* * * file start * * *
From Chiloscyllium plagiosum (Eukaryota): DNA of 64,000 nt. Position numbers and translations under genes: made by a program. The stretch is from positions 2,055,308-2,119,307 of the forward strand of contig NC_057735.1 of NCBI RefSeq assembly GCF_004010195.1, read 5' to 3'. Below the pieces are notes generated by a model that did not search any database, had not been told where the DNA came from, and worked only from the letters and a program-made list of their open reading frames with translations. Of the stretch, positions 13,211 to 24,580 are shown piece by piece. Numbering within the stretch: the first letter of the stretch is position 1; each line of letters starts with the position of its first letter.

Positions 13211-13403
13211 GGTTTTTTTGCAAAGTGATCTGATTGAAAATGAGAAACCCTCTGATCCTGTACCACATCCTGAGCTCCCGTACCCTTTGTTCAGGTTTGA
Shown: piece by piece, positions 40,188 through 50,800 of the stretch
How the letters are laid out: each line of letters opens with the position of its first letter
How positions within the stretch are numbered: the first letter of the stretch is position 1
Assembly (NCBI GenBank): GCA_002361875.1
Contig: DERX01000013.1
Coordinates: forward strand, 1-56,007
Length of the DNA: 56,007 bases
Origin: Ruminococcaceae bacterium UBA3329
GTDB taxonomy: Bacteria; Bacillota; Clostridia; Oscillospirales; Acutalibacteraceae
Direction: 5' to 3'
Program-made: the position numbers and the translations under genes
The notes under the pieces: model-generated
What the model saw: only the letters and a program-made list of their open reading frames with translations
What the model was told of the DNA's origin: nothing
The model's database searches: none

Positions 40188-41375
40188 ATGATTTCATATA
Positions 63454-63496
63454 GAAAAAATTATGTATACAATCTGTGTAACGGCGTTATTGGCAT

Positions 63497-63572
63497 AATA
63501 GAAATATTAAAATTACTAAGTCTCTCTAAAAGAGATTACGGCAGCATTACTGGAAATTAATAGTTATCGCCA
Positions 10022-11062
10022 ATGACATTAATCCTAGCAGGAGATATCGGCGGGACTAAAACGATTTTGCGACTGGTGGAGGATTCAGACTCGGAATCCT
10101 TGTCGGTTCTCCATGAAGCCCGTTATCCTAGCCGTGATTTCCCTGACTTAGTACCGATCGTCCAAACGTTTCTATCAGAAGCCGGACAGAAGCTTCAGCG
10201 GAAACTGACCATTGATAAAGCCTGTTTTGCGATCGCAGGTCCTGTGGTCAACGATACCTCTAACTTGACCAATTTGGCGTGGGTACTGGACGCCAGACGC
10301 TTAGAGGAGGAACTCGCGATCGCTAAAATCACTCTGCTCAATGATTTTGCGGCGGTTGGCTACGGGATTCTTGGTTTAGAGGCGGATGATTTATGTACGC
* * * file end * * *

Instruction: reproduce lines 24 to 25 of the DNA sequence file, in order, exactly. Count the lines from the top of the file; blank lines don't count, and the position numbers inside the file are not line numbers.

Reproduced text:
63497 AATA
63501 GAAATATTAAAATTACTAAGTCTCTCTAAAAGAGATTACGGCAGCATTACTGGAAATTAATAGTTATCGCCA